- October retail sales rise more than expected
- Target’s bleak outlook weighs on retailers
- Micron supply cut triggers chip sell-off
- Indices down: Dow 0.12%, S&P 0.83%, Nasdaq 1.54%
Nov 16 (Reuters) – Major Wall Street indexes ended lower on Wednesday as a gloomy outlook for Target sparked fresh concerns over retailers ahead of the crucial holiday season, while stocks of semi- drivers fell after Micron’s supply cut.
Shares of Target Corp
Retail stocks fell overall, including declines of over 8% in shares of Macy’s Inc (MN) and Best Buy Co Inc (BBY.N) and a 7% drop in Foot Locker (FL.N). The S&P 500 consumer discretionary sector (.SPLRCD) lost 1.5%.
Shares of Micron Technology (MU.O) fell 6.7% after the company announced it would cut memory chip supply and further cut its capital spending plan. The information technology sector S&P 500 (.SPLRCT) fell 1.4% and the Philadelphia SE Semiconductor Index (.SOX) fell 4.3%.
“The biggest issue in the industry is Target earnings and what that means for retail and consumer spending in general. I think that kind of set the tone for the market,” said Chuck Carlson, chief executive. of Horizon Investment Services in Hammond, Indiana.
The Micron news is “certainly causing some tech investors to take some of those short-term profits off the table, because it still looks like the fundamentals still aren’t good in the tech space,” Carlson said.
The Dow Jones Industrial Average (.DJI) fell 39.09 points, or 0.12%, to 33,553.83, the S&P 500 (.SPX) fell 32.94 points, or 0.83%, to 3,958.79 and the Nasdaq Composite (.IXIC) fell 174.75 points, or 1.54%, to 11,183.66.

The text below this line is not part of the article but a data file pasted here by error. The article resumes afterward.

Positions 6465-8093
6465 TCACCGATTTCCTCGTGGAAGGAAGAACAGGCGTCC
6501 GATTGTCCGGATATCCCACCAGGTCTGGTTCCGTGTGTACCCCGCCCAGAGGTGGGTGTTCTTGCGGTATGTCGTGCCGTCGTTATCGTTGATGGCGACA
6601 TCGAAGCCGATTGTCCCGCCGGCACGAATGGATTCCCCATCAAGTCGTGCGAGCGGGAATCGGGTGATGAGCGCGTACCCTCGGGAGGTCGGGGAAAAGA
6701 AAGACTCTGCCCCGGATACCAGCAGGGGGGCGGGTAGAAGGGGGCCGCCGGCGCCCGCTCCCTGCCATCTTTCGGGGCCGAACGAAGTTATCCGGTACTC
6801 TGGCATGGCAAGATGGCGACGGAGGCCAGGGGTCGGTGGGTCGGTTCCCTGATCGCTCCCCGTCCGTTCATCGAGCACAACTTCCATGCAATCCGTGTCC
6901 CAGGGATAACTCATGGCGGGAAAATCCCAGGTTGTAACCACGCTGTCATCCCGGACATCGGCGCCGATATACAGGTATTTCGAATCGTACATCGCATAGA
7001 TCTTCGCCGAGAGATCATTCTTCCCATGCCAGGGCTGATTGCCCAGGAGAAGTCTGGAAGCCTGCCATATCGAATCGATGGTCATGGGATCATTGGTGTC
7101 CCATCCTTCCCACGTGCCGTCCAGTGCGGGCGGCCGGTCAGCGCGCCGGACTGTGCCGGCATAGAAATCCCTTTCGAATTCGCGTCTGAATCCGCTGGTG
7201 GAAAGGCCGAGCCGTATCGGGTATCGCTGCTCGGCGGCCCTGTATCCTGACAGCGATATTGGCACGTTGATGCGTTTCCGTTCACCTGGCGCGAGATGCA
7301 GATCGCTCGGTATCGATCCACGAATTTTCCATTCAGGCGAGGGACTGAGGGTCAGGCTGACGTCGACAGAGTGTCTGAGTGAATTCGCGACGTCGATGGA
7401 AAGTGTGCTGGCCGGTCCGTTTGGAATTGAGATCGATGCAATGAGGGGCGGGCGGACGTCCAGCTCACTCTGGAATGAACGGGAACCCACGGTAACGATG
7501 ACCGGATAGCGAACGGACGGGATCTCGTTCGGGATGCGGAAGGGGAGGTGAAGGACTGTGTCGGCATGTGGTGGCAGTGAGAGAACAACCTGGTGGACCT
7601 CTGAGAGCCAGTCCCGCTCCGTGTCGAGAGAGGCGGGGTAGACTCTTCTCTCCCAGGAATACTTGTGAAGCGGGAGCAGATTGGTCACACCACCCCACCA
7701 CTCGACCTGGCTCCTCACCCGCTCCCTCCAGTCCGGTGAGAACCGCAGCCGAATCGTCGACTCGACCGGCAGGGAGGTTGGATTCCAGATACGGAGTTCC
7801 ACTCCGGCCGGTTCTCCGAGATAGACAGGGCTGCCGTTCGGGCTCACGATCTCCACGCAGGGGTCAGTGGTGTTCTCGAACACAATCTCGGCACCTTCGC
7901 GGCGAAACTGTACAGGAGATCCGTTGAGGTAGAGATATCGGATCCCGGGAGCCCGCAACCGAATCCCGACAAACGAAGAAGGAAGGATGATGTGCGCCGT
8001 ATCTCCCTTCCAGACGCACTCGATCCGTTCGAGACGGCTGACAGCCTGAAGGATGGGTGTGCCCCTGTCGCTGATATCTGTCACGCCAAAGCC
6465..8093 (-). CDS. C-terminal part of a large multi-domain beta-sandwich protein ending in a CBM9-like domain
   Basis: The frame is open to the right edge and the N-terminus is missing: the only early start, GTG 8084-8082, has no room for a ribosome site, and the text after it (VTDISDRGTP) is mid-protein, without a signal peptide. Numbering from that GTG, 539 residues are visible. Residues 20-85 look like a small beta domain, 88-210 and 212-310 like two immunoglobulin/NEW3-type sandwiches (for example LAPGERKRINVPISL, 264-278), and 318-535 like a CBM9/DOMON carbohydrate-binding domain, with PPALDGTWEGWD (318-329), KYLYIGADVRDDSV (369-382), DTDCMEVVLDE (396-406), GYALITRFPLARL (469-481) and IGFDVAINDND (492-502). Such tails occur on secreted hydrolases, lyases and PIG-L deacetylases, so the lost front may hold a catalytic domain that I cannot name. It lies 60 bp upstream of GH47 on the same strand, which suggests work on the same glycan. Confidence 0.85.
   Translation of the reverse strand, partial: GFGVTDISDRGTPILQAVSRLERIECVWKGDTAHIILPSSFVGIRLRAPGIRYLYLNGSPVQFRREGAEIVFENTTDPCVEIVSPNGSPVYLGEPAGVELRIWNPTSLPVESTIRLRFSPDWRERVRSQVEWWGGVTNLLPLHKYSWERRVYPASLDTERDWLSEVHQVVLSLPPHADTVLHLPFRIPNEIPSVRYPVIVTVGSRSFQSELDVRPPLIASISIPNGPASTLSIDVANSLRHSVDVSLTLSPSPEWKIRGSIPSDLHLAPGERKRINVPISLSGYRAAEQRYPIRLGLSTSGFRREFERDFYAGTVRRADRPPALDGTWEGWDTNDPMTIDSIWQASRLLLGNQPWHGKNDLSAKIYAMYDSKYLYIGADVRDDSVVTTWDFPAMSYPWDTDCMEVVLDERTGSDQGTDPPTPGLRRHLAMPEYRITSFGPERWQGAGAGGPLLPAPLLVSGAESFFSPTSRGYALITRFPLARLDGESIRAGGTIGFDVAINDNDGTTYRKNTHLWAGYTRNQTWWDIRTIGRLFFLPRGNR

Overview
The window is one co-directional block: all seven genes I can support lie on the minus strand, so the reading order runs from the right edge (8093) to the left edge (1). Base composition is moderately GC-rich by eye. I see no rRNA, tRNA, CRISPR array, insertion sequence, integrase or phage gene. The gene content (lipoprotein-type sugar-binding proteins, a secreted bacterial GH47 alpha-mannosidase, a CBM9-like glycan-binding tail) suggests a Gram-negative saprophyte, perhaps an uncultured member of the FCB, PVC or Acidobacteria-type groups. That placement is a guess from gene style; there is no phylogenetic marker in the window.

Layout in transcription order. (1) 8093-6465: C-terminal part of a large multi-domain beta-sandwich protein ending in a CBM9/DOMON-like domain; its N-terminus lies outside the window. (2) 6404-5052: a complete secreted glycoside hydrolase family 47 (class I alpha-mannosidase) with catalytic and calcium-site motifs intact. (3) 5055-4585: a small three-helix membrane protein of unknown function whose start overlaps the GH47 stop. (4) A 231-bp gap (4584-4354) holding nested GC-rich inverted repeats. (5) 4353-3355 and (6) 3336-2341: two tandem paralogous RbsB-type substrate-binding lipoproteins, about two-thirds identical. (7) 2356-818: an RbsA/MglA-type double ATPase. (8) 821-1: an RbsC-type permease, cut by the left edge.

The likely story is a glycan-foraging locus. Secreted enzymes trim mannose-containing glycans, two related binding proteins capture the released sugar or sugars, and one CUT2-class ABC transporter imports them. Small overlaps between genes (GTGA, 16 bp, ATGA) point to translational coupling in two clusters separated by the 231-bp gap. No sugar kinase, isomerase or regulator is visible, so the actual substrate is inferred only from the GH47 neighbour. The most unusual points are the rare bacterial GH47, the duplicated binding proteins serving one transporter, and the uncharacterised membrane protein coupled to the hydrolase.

Gains in defensive areas such as Utilities (.SPLRCU) and Consumer Staples (.SPLRCS) helped mitigate S&P 500 losses. The Utilities sector rose 0.9%, while commodities gained 0.5%.
Despite Target’s sales warning, data showed U.S. retail sales rose more than expected in October as households stepped up motor vehicle purchases, suggesting consumer spending increased at the start of the fourth quarter.
Elsewhere in retail, shares of Lowe’s (LOW.N) rose 3% after the home improvement company raised its full-year profit forecast.
Stocks had staged a big rally over the past month after weaker-than-expected inflation data raised hopes that the US Federal Reserve could become less aggressive with interest rate hikes.
“The market had had a good rally from those lows and continued to rise,” said George Catrambone, head of Americas trading at DWS Group. “The market has a lot to think about and digest as we approach the end of the year.”
Fed Governor Christopher Waller, an early and outspoken inflation hawk, said he was now “more comfortable” with lower rate increases going forward after data showed a slowdown in price increases.
Investors were also monitoring geopolitical tensions. A missile that hit Poland was likely a stray missile fired by Ukrainian air defenses and not a Russian strike, Poland and NATO have said, allaying global concern that the war in Ukraine could spill across the border .
Falling issues outnumbered rising ones on the NYSE by a ratio of 1.96 to 1; on the Nasdaq, a 2.23-to-1 ratio favored decliners.
The S&P 500 posted 3 new 52-week highs and 2 new lows; the Nasdaq Composite recorded 71 new highs and 133 new lows.
About 10.5 billion shares changed hands on US exchanges, compared to the daily average of 12.2 billion over the past 20 sessions.
Reporting by Lewis Krauskopf in New York, Bansari Mayur Kamdar, Ankika Biswas and Amruta Khandekar in Bengaluru; Editing by Shounak Dasgupta, Arun Koyyur and David Gregorio
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